Cannabis Prohibition Part 1: The Early Years

As we’ve discussed here previously, the cultivation of cannabis has an extensive history reaching past the 1st century. The debate around the ‘morality’ and ‘values’ associated with cannabis use have been present just as long. The evolution of cannabis in society has forced a long debate and is emblematic of wider drug persecution, drug prohibition, and particularly cruel drug enforcement laws. 

The modern conversation surrounding Cannabis has paved the way towards the discussion for legalizing and regulating vastly different but culturally tied substances. The closest analog here is psilocybin, which has begun to trail close behind cannabis in the push for legalization in the United States. This modern discussion has framed a misconception that prohibition started in the mid 20th century. But governments around the world have been trying to stomp Cannabis use out for centuries. All of the terrible points in its history share stark evidence of bias around class and ethnic disparities. Just as the more modern War On Drugs has done the most harm to the working class and people of color, the far reaching history of cannabis prohibition has bitter rhymes as it persecuted religious and ethnic minorities, and those precarious people at the bottom of the ladder.  The idea that cannabis is a threat to the order of society has been a permissive perspective, and the ruling class has often sought to outlaw its use as a tool of suppression and control. 

Ancient China was likely home to the original cannabis farmers. The Chinese were the first to note the psychoactive effects of the plant and the first to outlaw its use. The rise of Taoism in 600 BCE brought with it a cultural rejection of mood-altering substances. To this day in China, cannabis culture has failed to decouple itself from harder drugs like opium. There is no greater evidence to this than the fact that possession of cannabis in China is punishable by the death penalty. Talk about crime and punishment.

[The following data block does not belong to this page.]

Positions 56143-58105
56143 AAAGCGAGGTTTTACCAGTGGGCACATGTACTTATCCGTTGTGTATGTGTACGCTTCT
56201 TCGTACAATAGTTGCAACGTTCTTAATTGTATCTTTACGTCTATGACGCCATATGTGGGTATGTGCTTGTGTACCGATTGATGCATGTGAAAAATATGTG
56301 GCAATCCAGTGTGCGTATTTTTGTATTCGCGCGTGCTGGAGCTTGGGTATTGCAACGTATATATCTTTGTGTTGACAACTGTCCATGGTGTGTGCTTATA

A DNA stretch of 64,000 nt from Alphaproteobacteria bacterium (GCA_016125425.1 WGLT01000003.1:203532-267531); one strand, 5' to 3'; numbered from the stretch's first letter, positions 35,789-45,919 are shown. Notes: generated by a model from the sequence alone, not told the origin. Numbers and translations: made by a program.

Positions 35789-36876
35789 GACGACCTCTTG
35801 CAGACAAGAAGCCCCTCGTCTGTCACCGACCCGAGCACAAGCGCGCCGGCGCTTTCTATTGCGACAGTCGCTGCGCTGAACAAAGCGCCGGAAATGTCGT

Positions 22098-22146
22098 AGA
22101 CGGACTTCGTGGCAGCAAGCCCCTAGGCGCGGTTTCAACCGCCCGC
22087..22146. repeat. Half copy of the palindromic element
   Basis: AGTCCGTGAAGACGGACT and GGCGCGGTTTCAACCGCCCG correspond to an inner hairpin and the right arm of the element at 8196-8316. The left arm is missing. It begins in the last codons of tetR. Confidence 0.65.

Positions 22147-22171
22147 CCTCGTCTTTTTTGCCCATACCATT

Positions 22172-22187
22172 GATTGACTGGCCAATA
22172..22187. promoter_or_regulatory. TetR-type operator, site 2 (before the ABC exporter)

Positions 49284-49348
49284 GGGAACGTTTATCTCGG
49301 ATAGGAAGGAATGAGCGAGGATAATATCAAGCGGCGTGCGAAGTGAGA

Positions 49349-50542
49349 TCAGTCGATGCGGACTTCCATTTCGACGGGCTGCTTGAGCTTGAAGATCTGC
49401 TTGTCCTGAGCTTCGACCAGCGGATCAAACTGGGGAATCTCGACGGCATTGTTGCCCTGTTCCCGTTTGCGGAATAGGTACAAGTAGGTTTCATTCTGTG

Just a historical stone’s throw away from China is the history of cannabis prohibition in Muslim society. Hashish, still a common export out of Afghanistan and many other Middle-Eastern states, had wide spread growth during the rise of Islam in 700 CE. Books from the time refer to the cannabis crop as the “bush of understanding” and the “morsel of thought.” Traditionalist Muslims believe that Muhammad prohibited the use of cannabis, but the definition of the term intoxicants can be debated. If the plant can bring one spiritual clarity, is it intoxicating? There was greater confusion and obfuscation of the role cannabis had in Muslim society when theologians began associating the plant with the dreaded mongol empire. This link pushed the idea that its use would disrupt labor and sow seeds of discord in the working class. 

Sufi Muslims historically have had a different relationship to cannabis. Sufi mystics believed that spiritual enlightenment could be reached by altering the mind. Cannabis could help that process of transcendence along by putting one in a calmer and creative state. The Sufis have historically been members of the lower, working class. Religious association with cannabis resulted in further persecution of the plant as Sufi populations faced governments that sought to quell the religious sect.

In 1253 Sufis cultivated cannabis in Cairo, Egypt. The Egyptian government sought to persecute the religious population, and in the process destroyed the cannabis farms. But that did not stop the Sufis. They moved farming elsewhere, forming contracts with farmers in the Nile River Valley to grow it for them. This pact survived for a time, until 1324 when the Egyptian government once again destroyed the crop throughout the valley. 50 years later, in 1378, this would happen again, though this time the assault was more precocious, resulting in Egyptian troops razing entire farms and villages. But as often happens, the demand for cannabis only grew, and so the process of cultivation and persecution continued.

Christianity also had its early cannabis prohibition. In the 15th century Pope Innocent VIII issued a papal decree, banning the use of cannabis along with many other psychoactive drugs. The cultivation of cannabis was largely driven by Pagans. The ban resulted in a vicious cycle, cannabis was banned in to persecute non-Christains, and the persecution of non-Christians resulting in attacks on other cannabis users. Those who broke the law were either imprisoned or killed. A rough cycle for sure.

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